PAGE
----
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A beautiful excursion day, especially for travellers from the northern regions of our favourite island Crete.
We start with the actual excursion in Górtys, the arrival from the north is best from the western end of Heraklion.
There you take the turnoff from the “New Road” towards Mires, Agia Galini.
One is quickly out of the urban hustle and bustle of the capital and finds oneself on the (initially well developed) expressway to the south, in the direction of Messará plain. The route leads first through gently rolling vineyards and then through the eastern foothills of the Psiloritis Mountains towards Agia Varvára.
Before reaching Agia Varvára do not take the new road to Messara / Mires, but continue towards Agia Varvára town centre.
Here, in what seems to be the longest village on the island, there are, apart from many cabbages, several shops selling traditional Cretan clothes.
A few bends behind the village you have the first beautiful view of the Messará plain. It stretches like a huge green stream from the centre of the island towards the Libyan sea. The plain is bordered in the south by the Asteroussia mountains and in the north by the Psiloritis massif.
When we arrive at the “bottom” we reach the place Agii Déka, translated the ten saints. The name comes from ten Christian martyrs who were allegedly beheaded there in the 3rd century AD because of their faith.
Shortly after the place we reach the first destination of today, one of the most interesting excavations on the island, the ancient city of Górtys, also called Gortyna.
On the right side of the street you will find the official part of the excavation, here you have to pay the entrance fee. For this, one gets to see, among other things, the impressive Titus Basilica and an exhibition with wonderfully finely worked Roman marble statues. In the Odeion, a very well preserved Roman theatre from the 1st century A.D., there is the “Codex of Gortys” at the north wall, the oldest legal text of Europe.
At least as interesting is the southern part of the excavation on the other side of the road. Here one moves freely through olive groves, in which ancient fragments such as wall and column remains, but also entire temples, such as the ruins of an Apollo temple and a temple for the Egyptian gods.
Also the “Headless” can be found here, a male, Roman statue with beautiful folds, but without head. This part of the excavation is especially interesting for families with children, because the old olive tree population always provides some shade in summer and you can organize a “rubble rally” with the children.
We continue through the typical Cretan small town of Mires, where a nice weekly market (see here) takes place on Saturday mornings, and Petrokefáli to Kousés.
In this picturesque village you will find Bótano, probably the most famous herb shop on the island. Here you can buy, in a wonderful atmosphere, the typical Cretan herbal teas such as the Greek mountain tea, as well as many other different tea mixtures and spices, partly still from own production.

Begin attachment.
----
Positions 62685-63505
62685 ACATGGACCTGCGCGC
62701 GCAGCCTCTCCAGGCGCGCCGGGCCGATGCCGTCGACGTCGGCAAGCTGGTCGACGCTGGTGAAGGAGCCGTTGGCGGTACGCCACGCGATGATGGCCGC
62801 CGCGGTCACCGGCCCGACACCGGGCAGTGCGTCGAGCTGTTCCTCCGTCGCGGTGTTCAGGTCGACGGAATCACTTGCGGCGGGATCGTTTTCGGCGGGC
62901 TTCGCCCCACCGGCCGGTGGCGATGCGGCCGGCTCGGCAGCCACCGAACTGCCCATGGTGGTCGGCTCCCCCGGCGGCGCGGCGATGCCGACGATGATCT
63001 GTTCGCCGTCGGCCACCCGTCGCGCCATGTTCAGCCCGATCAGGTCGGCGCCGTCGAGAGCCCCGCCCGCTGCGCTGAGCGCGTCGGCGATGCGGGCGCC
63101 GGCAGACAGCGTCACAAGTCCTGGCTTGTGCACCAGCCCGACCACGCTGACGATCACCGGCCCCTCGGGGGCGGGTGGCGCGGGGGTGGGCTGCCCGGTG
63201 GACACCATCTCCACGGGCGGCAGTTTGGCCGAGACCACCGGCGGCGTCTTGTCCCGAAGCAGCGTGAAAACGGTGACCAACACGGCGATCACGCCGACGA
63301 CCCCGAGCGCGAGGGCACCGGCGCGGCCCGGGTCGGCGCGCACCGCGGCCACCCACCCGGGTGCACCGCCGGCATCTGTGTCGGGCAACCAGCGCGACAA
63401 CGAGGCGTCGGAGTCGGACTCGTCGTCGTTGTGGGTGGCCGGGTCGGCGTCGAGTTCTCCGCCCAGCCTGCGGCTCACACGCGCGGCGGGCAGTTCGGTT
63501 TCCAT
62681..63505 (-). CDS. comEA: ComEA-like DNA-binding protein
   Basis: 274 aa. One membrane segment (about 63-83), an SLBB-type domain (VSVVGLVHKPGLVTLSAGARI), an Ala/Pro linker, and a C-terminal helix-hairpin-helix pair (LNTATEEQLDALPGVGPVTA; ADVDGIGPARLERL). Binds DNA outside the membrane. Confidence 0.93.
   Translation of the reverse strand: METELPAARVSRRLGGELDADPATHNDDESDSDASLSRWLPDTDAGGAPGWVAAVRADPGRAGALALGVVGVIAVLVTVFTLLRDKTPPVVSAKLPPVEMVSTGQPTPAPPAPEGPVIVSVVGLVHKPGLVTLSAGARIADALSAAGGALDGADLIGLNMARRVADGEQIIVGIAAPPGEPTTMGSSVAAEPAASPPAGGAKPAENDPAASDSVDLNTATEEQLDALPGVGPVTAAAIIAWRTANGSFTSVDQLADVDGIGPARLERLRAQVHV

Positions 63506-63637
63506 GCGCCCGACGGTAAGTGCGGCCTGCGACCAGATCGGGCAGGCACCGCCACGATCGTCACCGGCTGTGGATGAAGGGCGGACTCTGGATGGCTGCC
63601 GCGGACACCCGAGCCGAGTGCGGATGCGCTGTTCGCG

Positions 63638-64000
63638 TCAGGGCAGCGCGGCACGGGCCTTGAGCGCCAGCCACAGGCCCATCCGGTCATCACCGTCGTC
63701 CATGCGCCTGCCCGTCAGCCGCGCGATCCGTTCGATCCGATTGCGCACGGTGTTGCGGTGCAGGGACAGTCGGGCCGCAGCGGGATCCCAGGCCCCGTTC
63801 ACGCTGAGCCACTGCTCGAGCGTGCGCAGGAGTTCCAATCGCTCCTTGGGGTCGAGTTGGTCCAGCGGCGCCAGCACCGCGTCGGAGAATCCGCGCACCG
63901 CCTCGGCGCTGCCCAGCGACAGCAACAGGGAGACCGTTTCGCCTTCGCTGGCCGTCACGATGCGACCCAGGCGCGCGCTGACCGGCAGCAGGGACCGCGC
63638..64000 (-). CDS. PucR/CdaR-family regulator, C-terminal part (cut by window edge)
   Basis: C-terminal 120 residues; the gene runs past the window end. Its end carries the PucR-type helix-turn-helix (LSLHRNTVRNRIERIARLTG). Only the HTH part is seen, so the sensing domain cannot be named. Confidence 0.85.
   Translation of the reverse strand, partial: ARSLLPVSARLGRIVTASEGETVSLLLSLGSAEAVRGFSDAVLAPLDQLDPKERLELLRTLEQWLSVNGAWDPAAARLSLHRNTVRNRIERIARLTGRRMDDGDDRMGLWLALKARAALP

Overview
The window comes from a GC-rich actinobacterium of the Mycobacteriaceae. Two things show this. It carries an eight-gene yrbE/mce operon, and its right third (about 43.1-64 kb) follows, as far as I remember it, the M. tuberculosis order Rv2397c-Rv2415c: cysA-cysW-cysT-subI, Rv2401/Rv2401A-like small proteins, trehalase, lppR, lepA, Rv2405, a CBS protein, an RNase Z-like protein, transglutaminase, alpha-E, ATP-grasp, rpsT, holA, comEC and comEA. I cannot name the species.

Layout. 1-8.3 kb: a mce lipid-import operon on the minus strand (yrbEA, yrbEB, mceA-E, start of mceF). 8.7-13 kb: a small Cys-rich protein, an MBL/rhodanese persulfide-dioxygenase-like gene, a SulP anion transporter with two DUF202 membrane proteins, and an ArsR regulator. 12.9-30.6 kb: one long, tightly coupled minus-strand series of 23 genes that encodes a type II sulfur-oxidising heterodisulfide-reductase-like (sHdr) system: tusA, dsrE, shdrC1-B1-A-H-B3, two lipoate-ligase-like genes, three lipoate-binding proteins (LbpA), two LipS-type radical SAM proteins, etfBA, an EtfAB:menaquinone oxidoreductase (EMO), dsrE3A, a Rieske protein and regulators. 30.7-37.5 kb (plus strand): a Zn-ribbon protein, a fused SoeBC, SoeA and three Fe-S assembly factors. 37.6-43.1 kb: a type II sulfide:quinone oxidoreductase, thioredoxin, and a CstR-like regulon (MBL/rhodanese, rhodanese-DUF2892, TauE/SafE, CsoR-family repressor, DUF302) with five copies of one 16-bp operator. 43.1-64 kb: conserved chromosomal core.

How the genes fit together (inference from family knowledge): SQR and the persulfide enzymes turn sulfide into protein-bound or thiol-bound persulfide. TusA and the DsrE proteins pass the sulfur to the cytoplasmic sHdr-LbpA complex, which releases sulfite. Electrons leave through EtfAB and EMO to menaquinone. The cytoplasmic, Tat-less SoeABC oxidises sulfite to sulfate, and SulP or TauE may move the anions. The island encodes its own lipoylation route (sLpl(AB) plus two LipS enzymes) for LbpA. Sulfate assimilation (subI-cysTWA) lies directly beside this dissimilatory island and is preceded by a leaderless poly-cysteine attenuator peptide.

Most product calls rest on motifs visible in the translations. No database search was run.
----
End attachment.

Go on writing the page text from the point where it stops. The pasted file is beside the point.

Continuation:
Under the ceiling of the shop garlands stretch out to dry spice peppers and in several niches of the ceiling swallows breed in spring. In one corner of the shop you can try different teas for free and then step onto a panoramic terrace with your tea cup, from where you have a wonderful view over the plain to the sea.
A short walk through the village is well worth it and is rewarded with pretty views and details.
From Kousés you reach Sivas via a narrow country road, a somewhat larger village with a beautiful plateía. Here you will find some good taverns that are recommended for lunch and a very nice pottery where you can buy very nice handmade souvenirs at reasonable prices.
Those who only want a small refreshment in Sivas should definitely visit Kostas Kafenion and drink something under the pepper tree. And don’t forget to look inside, a gem with a lovely host!
Depending on how much time the trip has taken so far, you can now drive up from Sivas via Listaros to the beautiful monastery of Odigitrias, which can of course be visited.
Now off to the water. From Sivas there are two different places to swim.
Either Mátala with its famous caves, a lot of day tourists (including a paid parking lot) and its artificial hippie flair or, much quieter and more tranquil, Kalamaki.
Here in Kalamaki, the famous Kommos Beach, about 3 kilometres long, begins. In Kalamaki, there is a small promenade with several good to very good taverns and cafés, all of which also offer sunbeds on the beach and fresh water showers. Where one eats something, one can even use the beach infrastructure for free.
Those who do not have it too far home should have a look at the sunset in Kalamaki that can be really fantastic depending on the daily form, otherwise the excursion to the central south of Crete ends here. In another article we describe an alternative excursion in the area with other destinations.
Of course these components can also be combined differently, here the creativity of the reader is required. ;-)
This post is also available in: Deutsch (German)